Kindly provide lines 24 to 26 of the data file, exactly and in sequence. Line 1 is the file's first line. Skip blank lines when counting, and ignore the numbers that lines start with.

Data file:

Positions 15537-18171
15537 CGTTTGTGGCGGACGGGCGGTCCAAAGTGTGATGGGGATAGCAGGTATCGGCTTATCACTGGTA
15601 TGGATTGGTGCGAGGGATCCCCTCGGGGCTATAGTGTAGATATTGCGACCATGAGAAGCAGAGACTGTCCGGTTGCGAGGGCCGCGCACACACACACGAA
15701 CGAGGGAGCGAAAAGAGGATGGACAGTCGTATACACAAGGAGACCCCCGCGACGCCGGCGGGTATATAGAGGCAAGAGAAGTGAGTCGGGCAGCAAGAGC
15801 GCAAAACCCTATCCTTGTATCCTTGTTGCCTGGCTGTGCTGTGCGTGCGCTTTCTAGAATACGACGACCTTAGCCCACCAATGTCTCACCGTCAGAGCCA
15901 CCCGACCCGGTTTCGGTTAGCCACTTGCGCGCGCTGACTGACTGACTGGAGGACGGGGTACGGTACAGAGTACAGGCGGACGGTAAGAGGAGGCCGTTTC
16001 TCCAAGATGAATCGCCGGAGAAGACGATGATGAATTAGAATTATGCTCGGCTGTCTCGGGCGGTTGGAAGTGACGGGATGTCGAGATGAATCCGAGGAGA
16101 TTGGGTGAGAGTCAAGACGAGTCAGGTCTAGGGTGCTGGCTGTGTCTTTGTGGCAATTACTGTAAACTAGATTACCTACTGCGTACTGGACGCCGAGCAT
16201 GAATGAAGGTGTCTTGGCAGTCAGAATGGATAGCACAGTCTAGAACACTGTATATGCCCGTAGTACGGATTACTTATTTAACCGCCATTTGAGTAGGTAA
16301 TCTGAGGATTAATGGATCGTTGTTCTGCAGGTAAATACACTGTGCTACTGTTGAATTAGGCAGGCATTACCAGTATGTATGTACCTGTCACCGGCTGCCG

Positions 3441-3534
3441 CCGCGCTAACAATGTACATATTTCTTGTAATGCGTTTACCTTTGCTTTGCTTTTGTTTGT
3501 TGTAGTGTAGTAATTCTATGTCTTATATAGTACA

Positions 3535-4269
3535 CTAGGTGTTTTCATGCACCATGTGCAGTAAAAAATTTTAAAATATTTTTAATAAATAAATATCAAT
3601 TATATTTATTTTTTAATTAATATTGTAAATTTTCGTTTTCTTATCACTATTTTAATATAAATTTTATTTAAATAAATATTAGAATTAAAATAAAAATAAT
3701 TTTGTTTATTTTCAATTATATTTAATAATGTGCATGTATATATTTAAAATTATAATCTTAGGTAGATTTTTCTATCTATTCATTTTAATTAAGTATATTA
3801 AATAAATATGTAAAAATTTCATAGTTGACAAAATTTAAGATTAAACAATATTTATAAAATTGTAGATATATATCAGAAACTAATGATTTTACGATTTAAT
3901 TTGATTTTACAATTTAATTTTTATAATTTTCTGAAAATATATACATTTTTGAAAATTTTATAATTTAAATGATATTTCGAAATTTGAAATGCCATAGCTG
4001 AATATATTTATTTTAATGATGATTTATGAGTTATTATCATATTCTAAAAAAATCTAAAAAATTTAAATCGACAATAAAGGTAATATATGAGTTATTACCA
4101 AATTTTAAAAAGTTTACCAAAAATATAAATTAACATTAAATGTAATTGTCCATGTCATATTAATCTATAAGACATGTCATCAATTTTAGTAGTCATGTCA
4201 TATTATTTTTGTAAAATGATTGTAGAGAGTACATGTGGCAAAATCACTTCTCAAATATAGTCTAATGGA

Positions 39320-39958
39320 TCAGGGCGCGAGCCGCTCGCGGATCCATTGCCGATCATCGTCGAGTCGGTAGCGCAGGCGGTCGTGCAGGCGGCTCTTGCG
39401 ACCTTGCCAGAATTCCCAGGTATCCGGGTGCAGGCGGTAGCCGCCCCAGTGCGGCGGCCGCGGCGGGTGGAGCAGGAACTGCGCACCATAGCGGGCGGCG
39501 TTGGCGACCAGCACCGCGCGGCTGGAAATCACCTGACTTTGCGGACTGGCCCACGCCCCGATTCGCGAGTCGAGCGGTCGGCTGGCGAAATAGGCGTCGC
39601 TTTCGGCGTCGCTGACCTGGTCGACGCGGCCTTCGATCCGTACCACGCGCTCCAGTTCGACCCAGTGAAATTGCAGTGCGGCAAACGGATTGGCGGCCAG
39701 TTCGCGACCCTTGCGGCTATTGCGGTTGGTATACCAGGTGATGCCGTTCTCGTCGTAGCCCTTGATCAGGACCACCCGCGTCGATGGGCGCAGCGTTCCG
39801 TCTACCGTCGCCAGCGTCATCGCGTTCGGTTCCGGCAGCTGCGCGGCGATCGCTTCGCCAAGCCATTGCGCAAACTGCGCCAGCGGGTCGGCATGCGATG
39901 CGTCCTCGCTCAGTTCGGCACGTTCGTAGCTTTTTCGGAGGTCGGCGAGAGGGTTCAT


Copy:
39320 TCAGGGCGCGAGCCGCTCGCGGATCCATTGCCGATCATCGTCGAGTCGGTAGCGCAGGCGGTCGTGCAGGCGGCTCTTGCG
39401 ACCTTGCCAGAATTCCCAGGTATCCGGGTGCAGGCGGTAGCCGCCCCAGTGCGGCGGCCGCGGCGGGTGGAGCAGGAACTGCGCACCATAGCGGGCGGCG
39501 TTGGCGACCAGCACCGCGCGGCTGGAAATCACCTGACTTTGCGGACTGGCCCACGCCCCGATTCGCGAGTCGAGCGGTCGGCTGGCGAAATAGGCGTCGC